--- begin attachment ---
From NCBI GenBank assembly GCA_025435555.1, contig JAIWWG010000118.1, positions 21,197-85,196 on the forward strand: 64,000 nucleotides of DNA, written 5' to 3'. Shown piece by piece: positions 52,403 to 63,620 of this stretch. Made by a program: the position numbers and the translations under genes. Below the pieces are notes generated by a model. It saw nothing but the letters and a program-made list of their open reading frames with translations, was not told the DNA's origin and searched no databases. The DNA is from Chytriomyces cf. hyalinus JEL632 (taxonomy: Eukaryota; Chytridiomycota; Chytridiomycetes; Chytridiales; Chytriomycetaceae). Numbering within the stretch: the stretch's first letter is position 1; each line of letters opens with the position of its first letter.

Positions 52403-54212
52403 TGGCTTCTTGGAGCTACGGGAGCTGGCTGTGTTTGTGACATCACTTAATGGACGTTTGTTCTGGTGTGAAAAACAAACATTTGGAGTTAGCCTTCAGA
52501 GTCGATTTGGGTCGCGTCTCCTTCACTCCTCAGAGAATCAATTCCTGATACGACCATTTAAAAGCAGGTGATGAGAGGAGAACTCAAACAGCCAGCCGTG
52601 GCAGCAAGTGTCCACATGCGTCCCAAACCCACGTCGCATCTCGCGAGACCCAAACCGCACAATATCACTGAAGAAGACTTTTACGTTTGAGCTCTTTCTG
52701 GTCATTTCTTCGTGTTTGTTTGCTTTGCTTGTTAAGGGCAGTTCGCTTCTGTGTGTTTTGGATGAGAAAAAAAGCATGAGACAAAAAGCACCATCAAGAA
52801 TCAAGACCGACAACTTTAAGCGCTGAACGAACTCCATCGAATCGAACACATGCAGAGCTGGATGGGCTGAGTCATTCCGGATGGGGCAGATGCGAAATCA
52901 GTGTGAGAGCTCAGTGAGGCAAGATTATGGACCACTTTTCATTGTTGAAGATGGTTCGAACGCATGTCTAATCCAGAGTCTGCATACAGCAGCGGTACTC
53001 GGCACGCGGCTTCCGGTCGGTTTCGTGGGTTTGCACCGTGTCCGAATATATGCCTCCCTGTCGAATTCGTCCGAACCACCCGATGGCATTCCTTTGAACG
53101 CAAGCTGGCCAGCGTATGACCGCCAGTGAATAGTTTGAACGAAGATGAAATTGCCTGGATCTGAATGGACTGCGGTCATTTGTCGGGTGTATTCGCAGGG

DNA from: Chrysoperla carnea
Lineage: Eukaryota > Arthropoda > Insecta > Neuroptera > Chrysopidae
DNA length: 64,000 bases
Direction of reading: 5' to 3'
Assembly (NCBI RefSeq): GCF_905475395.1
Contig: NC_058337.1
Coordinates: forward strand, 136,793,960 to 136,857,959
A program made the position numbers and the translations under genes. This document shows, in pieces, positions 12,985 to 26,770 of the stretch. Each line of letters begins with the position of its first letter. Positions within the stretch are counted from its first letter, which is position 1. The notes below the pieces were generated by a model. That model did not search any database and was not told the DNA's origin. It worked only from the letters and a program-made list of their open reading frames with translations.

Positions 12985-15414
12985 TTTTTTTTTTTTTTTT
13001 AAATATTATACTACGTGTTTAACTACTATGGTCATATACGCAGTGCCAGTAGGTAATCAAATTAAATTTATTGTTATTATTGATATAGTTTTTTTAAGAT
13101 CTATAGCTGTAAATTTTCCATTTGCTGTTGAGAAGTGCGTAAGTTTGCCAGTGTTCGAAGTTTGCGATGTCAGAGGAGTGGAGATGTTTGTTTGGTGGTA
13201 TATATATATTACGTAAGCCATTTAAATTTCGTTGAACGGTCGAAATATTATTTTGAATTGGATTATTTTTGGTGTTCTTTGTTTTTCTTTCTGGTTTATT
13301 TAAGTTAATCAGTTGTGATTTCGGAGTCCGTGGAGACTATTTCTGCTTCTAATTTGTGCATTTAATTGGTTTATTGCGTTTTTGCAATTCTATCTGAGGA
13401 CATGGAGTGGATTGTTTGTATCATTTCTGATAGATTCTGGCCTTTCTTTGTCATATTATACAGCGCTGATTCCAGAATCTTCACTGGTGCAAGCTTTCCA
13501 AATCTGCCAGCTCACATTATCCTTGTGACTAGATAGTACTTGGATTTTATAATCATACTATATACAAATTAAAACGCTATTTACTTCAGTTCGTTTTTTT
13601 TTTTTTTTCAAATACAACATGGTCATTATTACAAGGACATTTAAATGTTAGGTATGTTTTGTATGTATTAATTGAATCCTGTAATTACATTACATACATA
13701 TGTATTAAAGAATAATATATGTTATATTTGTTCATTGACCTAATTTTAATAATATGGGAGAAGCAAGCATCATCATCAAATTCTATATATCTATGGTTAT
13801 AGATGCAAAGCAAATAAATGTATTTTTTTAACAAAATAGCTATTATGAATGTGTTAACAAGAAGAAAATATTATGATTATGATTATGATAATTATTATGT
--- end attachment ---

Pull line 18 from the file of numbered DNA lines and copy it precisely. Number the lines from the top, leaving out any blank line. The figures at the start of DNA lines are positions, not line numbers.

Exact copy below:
A program made the position numbers and the translations under genes. This document shows, in pieces, positions 12,985 to 26,770 of the stretch. Each line of letters begins with the position of its first letter. Positions within the stretch are counted from its first letter, which is position 1. The notes below the pieces were generated by a model. That model did not search any database and was not told the DNA's origin. It worked only from the letters and a program-made list of their open reading frames with translations.